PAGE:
Anytime you sell or buy digital ads using machines or through any kind of automation, that’s considered programmatic advertising. Programmatic enables buyers and sellers to collect and make deals without having to manually process insertion orders or develop one-on-one deals.
Different Types of Programmatic Media Buying
When it comes to buying and selling programmatically, there are a few ways deals can be structured and managed.
With open exchanges or open marketplaces, available ad inventory (i.e. potential ad placements on apps or websites) is made available to anyone, and the highest bidder in an ad auction gets to place their ad in that spot for a given amount of time. This is the advertising world’s equivalent to buying on a stock exchange like NASDAQ. While it’s relatively easy for advertisers to set up and optimize campaigns at scale with open exchanges, they historically have had issues with low impression costs, fraud and less-than-stellar ad quality.
In a private auction, which is also sometimes known as a private marketplace or a closed auction, a publisher allows a select group of advertisers to bid against one another for available ad inventory. It’s like an open exchange, but on a much smaller scale. Often, a publisher’s premium inventory is made available in this manner, which can help drive up ad prices; however, as a result, it can also lead to low fill rates.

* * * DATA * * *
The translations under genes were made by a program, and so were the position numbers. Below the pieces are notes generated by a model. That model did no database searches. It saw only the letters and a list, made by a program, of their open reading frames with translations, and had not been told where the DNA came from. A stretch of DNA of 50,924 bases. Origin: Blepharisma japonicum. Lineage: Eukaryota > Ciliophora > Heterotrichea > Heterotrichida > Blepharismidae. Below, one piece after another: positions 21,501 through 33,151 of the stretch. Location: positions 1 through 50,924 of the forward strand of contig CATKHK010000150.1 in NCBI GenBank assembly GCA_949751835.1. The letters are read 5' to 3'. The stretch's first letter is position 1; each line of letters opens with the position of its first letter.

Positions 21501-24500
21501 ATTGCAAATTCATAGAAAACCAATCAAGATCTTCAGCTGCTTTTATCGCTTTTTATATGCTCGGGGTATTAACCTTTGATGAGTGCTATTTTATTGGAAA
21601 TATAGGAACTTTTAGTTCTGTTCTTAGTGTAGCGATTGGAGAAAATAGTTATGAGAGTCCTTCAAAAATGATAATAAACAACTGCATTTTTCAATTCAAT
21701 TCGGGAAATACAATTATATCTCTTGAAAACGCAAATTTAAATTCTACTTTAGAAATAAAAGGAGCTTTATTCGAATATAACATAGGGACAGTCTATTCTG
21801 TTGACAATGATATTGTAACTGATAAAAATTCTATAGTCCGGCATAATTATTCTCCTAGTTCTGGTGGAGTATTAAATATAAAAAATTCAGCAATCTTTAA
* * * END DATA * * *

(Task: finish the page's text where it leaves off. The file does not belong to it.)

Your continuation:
Preferred deals are a type of private auction in which a price floor (minimum accepted bid price) is established and where advertisers get first right of refusal for offered ad inventory. Both sides have a lot of control and oversight here, but again low fill rates are an issue. It’s also difficult to scale such arrangements.
Standard deals are just like preferred deals, except they compete with open exchange auctions for rates. These are more transparent than open marketplace deals and have better targeting, but there’s no guarantee that a standard deal bidder will win out over an open exchange bidder.